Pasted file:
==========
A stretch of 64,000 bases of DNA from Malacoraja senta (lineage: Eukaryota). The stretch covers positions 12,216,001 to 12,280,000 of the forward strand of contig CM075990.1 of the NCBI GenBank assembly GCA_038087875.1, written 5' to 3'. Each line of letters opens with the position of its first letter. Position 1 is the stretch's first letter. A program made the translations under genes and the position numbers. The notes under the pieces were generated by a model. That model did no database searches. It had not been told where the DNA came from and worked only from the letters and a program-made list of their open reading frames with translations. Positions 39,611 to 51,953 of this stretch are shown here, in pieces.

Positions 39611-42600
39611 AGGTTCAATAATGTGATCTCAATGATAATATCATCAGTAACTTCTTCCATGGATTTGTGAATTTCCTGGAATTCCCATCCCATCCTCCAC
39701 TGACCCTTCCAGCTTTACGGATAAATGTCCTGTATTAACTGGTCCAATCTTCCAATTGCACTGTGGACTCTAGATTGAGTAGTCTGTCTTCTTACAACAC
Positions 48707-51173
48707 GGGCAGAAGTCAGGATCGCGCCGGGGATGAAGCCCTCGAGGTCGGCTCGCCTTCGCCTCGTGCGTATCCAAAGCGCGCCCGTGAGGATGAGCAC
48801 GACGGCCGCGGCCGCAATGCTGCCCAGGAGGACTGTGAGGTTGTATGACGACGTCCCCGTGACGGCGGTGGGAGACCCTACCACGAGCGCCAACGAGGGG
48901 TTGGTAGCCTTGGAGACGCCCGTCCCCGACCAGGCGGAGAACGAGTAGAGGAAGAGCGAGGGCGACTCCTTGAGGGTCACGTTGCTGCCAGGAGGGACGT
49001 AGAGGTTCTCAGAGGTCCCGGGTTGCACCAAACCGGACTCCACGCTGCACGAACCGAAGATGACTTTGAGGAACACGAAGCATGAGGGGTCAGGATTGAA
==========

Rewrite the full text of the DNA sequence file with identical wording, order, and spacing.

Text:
A stretch of 64,000 bases of DNA from Malacoraja senta (lineage: Eukaryota). The stretch covers positions 12,216,001 to 12,280,000 of the forward strand of contig CM075990.1 of the NCBI GenBank assembly GCA_038087875.1, written 5' to 3'. Each line of letters opens with the position of its first letter. Position 1 is the stretch's first letter. A program made the translations under genes and the position numbers. The notes under the pieces were generated by a model. That model did no database searches. It had not been told where the DNA came from and worked only from the letters and a program-made list of their open reading frames with translations. Positions 39,611 to 51,953 of this stretch are shown here, in pieces.

Positions 39611-42600
39611 AGGTTCAATAATGTGATCTCAATGATAATATCATCAGTAACTTCTTCCATGGATTTGTGAATTTCCTGGAATTCCCATCCCATCCTCCAC
39701 TGACCCTTCCAGCTTTACGGATAAATGTCCTGTATTAACTGGTCCAATCTTCCAATTGCACTGTGGACTCTAGATTGAGTAGTCTGTCTTCTTACAACAC
Positions 48707-51173
48707 GGGCAGAAGTCAGGATCGCGCCGGGGATGAAGCCCTCGAGGTCGGCTCGCCTTCGCCTCGTGCGTATCCAAAGCGCGCCCGTGAGGATGAGCAC
48801 GACGGCCGCGGCCGCAATGCTGCCCAGGAGGACTGTGAGGTTGTATGACGACGTCCCCGTGACGGCGGTGGGAGACCCTACCACGAGCGCCAACGAGGGG
48901 TTGGTAGCCTTGGAGACGCCCGTCCCCGACCAGGCGGAGAACGAGTAGAGGAAGAGCGAGGGCGACTCCTTGAGGGTCACGTTGCTGCCAGGAGGGACGT
49001 AGAGGTTCTCAGAGGTCCCGGGTTGCACCAAACCGGACTCCACGCTGCACGAACCGAAGATGACTTTGAGGAACACGAAGCATGAGGGGTCAGGATTGAA